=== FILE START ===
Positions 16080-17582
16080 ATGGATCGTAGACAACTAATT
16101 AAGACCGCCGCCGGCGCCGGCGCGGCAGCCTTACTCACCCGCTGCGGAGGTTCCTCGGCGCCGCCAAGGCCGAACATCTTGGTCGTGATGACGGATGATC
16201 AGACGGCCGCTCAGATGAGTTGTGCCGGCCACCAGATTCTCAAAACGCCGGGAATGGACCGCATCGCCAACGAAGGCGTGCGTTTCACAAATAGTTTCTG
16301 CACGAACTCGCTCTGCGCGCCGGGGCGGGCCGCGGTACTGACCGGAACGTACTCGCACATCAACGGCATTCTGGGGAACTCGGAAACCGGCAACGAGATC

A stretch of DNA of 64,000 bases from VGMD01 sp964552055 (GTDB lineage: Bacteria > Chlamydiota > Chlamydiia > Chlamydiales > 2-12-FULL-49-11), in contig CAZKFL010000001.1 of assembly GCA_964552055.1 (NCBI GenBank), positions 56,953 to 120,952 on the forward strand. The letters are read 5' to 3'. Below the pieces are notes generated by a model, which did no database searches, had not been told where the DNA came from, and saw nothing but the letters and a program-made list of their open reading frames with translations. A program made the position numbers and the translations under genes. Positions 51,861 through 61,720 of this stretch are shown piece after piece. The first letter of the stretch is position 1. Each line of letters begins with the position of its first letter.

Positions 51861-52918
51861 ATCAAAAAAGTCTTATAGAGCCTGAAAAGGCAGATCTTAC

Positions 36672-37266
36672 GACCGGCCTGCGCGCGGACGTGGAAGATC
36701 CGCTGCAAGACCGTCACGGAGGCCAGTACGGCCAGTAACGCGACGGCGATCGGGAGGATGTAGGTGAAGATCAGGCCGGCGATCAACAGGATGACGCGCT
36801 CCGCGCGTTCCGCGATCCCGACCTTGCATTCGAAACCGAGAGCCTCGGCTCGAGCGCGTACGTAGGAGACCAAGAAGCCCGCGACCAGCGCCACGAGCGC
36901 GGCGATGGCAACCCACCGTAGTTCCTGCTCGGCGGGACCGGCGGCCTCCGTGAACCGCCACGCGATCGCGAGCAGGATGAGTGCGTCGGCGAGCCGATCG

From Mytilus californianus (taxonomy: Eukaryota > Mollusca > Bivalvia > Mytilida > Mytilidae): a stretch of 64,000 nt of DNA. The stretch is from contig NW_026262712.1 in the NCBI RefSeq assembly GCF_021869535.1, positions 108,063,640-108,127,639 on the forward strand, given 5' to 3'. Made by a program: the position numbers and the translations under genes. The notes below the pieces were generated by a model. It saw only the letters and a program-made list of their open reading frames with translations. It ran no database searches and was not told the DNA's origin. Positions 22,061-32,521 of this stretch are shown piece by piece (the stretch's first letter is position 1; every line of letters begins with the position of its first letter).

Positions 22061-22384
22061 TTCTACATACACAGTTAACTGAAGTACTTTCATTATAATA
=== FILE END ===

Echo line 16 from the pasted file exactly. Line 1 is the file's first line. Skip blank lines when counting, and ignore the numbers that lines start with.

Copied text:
22061 TTCTACATACACAGTTAACTGAAGTACTTTCATTATAATA